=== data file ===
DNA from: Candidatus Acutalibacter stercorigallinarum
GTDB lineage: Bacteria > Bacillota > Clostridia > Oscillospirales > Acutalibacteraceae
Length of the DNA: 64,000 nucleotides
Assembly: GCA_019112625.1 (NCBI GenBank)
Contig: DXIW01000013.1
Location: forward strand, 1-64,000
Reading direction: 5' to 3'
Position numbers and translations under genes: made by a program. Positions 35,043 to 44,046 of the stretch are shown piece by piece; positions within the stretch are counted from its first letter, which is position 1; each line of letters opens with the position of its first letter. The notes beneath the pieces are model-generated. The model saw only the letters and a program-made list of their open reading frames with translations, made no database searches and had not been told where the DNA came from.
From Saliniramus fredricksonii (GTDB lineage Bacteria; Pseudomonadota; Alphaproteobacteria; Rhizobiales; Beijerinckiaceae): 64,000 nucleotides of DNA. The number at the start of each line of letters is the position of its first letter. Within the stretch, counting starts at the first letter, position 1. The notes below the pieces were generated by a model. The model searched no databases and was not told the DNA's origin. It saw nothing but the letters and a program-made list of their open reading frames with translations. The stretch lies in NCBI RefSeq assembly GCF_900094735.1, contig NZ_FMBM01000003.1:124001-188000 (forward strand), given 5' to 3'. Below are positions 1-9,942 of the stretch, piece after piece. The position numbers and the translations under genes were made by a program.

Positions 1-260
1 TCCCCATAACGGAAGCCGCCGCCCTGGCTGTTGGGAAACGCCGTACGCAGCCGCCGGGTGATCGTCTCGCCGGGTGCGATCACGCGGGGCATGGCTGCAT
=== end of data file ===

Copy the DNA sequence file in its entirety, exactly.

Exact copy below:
DNA from: Candidatus Acutalibacter stercorigallinarum
GTDB lineage: Bacteria > Bacillota > Clostridia > Oscillospirales > Acutalibacteraceae
Length of the DNA: 64,000 nucleotides
Assembly: GCA_019112625.1 (NCBI GenBank)
Contig: DXIW01000013.1
Location: forward strand, 1-64,000
Reading direction: 5' to 3'
Position numbers and translations under genes: made by a program. Positions 35,043 to 44,046 of the stretch are shown piece by piece; positions within the stretch are counted from its first letter, which is position 1; each line of letters opens with the position of its first letter. The notes beneath the pieces are model-generated. The model saw only the letters and a program-made list of their open reading frames with translations, made no database searches and had not been told where the DNA came from.
From Saliniramus fredricksonii (GTDB lineage Bacteria; Pseudomonadota; Alphaproteobacteria; Rhizobiales; Beijerinckiaceae): 64,000 nucleotides of DNA. The number at the start of each line of letters is the position of its first letter. Within the stretch, counting starts at the first letter, position 1. The notes below the pieces were generated by a model. The model searched no databases and was not told the DNA's origin. It saw nothing but the letters and a program-made list of their open reading frames with translations. The stretch lies in NCBI RefSeq assembly GCF_900094735.1, contig NZ_FMBM01000003.1:124001-188000 (forward strand), given 5' to 3'. Below are positions 1-9,942 of the stretch, piece after piece. The position numbers and the translations under genes were made by a program.

Positions 1-260
1 TCCCCATAACGGAAGCCGCCGCCCTGGCTGTTGGGAAACGCCGTACGCAGCCGCCGGGTGATCGTCTCGCCGGGTGCGATCACGCGGGGCATGGCTGCAT